birthday

Another candle on the cake

Tomorrow’s my birthday, so it’s time to put another candle on the cake.  The cake is starting to run out of room.  Thirty-two candles seems to be a bit much.  The aesthetics are off with so many.  Maybe 32 cupcakes with one candle each would be better.  But then again, that’s a lot of cupcakes.

I still vaguely remember when my birthday was something to look forward to, a sign of progress, another step toward that ever elusive driver’s license.  Then, it was another step toward being legal, purchasing alcohol, renting a car, and so on.  Now?  No idea.  Is there anything one can do at 32 that one couldn’t do at 31?  Probably not.

My wife enjoys plucking white hairs from my head.  This has been happening more frequently the past few months.  I go to a chiropractor every Monday morning.  When I miss an appointment, I walk at an elderly pace for a while.  In college I felt most alive between 10pm-2am.  These days I’m dosing off on the couch by about 8:30.

Most people older than me either shake their heads in knowing contempt, or chuckle with an “oh how little you know” smirk when I mention my frustration with aging.  Most people younger than me just laugh and confirm that I am quickly and swiftly closing in on senior citizenship.  Either way, all of us, young and old, are marching toward the grave, taking step after step in the same direction every moment of every day.  But it’s not as hopeless as it sounds.  Aging isn’t so bad.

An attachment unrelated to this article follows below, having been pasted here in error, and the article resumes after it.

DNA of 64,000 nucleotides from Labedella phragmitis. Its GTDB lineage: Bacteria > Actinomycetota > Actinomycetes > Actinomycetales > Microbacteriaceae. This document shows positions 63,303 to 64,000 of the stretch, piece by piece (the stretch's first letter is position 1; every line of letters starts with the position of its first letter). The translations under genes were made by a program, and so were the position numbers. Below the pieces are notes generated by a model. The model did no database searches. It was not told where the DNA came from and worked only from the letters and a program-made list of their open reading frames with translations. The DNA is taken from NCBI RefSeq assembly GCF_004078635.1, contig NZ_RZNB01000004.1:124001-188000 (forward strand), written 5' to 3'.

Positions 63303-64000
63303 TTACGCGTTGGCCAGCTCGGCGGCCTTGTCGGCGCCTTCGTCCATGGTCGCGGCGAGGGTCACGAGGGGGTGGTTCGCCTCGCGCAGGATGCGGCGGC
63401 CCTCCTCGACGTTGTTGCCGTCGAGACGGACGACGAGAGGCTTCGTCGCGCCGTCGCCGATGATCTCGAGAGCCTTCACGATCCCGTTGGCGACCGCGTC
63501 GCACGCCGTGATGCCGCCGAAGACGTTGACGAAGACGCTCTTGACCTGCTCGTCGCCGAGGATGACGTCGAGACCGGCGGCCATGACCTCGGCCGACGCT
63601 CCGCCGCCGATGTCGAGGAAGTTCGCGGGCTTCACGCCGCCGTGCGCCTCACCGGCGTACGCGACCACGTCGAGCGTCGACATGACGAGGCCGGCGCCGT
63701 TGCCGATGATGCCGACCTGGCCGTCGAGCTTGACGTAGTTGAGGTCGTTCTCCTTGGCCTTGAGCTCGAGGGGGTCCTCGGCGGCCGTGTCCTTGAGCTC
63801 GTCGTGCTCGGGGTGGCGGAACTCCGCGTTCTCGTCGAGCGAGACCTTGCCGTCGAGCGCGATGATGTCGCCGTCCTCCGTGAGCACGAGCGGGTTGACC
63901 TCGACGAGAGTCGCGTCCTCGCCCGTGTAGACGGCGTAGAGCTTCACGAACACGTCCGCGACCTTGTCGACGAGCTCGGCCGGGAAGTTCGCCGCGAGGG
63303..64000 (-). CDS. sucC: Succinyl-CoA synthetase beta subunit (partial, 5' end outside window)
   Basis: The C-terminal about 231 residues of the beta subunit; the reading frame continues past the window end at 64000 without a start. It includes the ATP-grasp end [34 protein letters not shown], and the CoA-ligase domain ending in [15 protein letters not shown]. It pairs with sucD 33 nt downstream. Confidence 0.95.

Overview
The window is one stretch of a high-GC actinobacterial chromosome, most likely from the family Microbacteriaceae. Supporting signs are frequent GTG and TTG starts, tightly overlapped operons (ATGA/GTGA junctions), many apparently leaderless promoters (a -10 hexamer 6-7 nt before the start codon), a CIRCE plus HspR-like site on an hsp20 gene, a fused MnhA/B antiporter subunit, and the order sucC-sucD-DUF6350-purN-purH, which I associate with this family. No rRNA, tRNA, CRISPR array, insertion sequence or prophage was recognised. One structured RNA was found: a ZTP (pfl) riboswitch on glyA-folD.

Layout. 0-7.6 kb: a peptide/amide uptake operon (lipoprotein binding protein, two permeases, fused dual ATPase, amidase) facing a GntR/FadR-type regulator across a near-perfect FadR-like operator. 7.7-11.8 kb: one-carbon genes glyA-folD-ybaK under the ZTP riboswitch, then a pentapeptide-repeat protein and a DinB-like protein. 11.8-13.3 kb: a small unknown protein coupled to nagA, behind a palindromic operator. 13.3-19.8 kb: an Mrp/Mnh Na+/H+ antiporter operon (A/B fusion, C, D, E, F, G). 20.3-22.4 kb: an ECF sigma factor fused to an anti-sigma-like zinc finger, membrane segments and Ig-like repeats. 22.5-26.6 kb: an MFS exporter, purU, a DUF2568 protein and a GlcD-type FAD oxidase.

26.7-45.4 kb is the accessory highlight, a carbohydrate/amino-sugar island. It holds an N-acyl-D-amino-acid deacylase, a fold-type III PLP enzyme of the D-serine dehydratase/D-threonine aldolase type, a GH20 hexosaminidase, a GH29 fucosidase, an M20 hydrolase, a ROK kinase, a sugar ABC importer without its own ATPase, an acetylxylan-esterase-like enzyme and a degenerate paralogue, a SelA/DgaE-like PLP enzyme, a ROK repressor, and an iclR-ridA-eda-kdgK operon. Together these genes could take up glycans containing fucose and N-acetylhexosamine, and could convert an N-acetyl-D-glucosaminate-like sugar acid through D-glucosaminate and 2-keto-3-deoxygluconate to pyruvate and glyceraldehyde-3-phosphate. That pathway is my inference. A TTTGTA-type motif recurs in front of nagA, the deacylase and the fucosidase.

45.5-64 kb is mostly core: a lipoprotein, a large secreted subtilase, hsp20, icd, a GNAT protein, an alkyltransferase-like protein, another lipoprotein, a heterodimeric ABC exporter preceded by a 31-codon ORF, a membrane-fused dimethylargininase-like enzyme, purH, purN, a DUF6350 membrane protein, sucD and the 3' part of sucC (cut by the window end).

2 Corinthians 4:16-17: “…do not lose heart.  Though outwardly we are wasting away, yet inwardly we are being renewed day by day.  For our light and momentary troubles are achieving for us an eternal glory that far outweighs them all.”

In some ways, every day is a birthday.  Every morning we awake and are born into the newness of what lies ahead.  No matter how redundant, trite, or mundane your life may feel, each breath you breathe is new and different and a gift.  And though we are getting older, wasting away, new life awaits.  I don’t just mean at some point in your future, on the other side of death.  New life awaits in each moment, as your old life dies.  Though outwardly we are wasting away, inwardly we are being renewed day by day.  Every moment lived is a moment emptied out from our present and lodged into our past.  But that empty void is filled with something better, something more eternal, unconfined by the boundaries of time.  We are filled with the unending life only God can offer.  So maybe we ought to embrace aging.  It’s the road by which we journey toward the eternal glory that far outweighs them all.

But then again, I’m only 32.  What do I know…